Wednesday, November 04, 2009

New Company To Handle BAI

Governments of the Eastern Caribbean have agreed to create a new company to deal with the troubled British American Insurance Company.

The governments have approved a regional plan to assist in the structure and funding of a proposed new entity to take over some of the company’s assets and liabilities. The plan will require the approval of the court.

The proposed strategy was adopted to maintain continued financial stability in the region, and to protect the interests of creditors and investors.

The new company will be capitalized by the governments of Trinidad & Tobago, Barbados, and strategic investors.
The goal in funding the new company will be primarily to cover as far as possible the principal amounts invested by policyholders.

Judicial managers were appointed from among professionals of a single group, the chartered accounting firm of KPMG.
Except for Dominica, the full reports of these Judicial Managers were filed with the respective courts last Friday October .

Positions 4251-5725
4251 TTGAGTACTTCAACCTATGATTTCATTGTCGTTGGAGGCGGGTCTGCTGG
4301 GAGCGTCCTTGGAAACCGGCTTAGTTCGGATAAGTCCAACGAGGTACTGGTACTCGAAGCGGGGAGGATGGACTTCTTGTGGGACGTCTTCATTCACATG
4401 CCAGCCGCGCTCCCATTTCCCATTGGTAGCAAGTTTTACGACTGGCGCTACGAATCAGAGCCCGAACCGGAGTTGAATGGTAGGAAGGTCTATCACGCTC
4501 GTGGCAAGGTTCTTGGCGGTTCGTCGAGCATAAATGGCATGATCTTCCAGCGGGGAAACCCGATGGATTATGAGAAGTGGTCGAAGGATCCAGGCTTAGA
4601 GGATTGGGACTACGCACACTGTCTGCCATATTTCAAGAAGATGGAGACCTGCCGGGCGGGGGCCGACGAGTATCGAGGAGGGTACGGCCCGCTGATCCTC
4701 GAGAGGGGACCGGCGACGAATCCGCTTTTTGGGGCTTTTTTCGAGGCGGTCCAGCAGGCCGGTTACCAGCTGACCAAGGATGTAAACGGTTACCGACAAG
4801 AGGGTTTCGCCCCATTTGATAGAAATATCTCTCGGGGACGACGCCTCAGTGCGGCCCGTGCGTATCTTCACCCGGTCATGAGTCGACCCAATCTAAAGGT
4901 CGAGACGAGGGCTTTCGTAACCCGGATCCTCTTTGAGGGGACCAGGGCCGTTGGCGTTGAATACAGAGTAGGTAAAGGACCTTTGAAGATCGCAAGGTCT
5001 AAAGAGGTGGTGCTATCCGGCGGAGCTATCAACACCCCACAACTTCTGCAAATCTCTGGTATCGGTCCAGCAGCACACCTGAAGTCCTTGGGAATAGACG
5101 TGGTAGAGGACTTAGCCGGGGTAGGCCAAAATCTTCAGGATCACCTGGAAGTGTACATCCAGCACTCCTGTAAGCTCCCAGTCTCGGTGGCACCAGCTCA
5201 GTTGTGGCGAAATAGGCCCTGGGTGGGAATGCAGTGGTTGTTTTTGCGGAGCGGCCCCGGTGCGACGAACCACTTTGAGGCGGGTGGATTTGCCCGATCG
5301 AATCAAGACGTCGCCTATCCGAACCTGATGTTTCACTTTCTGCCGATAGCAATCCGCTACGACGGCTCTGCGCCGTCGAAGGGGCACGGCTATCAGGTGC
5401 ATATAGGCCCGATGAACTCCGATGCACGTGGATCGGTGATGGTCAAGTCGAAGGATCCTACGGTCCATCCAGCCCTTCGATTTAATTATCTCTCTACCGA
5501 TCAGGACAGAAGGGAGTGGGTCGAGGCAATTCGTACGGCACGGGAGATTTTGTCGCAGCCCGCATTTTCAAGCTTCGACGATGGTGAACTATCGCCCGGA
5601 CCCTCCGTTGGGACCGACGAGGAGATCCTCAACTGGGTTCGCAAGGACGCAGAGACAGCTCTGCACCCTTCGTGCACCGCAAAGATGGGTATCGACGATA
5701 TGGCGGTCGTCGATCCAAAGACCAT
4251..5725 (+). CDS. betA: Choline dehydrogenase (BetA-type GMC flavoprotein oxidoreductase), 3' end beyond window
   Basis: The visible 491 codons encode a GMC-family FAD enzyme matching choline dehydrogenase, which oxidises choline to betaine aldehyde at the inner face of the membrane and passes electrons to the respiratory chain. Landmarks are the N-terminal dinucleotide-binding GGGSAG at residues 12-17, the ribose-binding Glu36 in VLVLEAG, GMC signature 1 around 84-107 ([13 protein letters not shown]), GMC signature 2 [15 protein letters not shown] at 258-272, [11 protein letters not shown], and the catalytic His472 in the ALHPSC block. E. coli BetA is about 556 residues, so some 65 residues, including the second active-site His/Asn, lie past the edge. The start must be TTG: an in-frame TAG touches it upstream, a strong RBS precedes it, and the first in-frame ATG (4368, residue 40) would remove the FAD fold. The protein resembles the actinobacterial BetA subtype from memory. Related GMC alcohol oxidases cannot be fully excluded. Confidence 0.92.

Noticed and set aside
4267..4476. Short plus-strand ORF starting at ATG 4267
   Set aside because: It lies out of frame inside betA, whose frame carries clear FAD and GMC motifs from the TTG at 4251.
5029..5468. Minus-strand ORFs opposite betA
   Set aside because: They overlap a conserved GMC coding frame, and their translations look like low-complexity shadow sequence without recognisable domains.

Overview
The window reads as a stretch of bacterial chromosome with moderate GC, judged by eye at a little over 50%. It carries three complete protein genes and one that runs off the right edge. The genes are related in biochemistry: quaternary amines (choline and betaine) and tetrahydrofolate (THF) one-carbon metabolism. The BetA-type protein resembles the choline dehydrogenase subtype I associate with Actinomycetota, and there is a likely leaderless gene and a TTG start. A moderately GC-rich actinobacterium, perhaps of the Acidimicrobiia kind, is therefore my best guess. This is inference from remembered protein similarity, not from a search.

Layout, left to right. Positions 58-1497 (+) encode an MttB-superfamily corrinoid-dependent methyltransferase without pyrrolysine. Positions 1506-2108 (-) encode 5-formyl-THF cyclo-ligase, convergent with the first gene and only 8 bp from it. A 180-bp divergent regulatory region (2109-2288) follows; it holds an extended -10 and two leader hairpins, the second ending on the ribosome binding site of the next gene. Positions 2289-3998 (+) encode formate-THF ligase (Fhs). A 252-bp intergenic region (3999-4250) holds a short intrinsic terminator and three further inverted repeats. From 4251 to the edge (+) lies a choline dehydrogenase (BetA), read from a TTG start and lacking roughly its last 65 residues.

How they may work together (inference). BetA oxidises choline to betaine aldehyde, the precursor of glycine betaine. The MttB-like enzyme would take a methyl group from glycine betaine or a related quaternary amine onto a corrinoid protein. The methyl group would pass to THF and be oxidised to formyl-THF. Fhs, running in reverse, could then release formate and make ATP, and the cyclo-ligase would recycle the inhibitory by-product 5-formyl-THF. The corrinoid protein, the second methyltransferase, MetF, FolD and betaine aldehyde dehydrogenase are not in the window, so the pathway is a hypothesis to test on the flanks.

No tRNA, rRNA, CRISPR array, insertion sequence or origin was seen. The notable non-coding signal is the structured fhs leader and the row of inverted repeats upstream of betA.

The proposed new company would have its headquarters in the Eastern Caribbean and would assume the traditional life insurance, medical insurance and annuity business of British American branches in the region.

Over the next few weeks, the governments of the ECCU will be meeting with a broad range of stakeholders to explain the proposed plan and to address their concerns and receive their views and suggestions.

A status report on the troubled company was presented by the Vincentian Prime Minister, Dr. Ralph Gonsalves at the Tenth Sir Archibald Nedd Memorial Lecture at the St. Georges’ University on Monday November 2nd, 2009. He currently serves as the Chair of the ECCB Monetary Council Sub-Committee on insurance matters.

Dr. Gonsalves said that The ECCB Monetary Council’s sub-committee is pursuing a regional solution to prevent systemic risk to Eastern Caribbean Currency Union’s financial system, adding that the Committee is seeking to raise USD $75M to inject into the company.
So far, positive responses have come from the Bahamas, Barbados, a commercial bank and other entities.

One of the main concerns centered around whether investors will get their money back. He told the audience that investors will get “some” of their money back “over a period of time”

Dr. Gonsalves pointed out that since 1997 British American has been operating as an insolvent company. And that it was kept afloat by the balance sheet of its parent company C.L. Financial.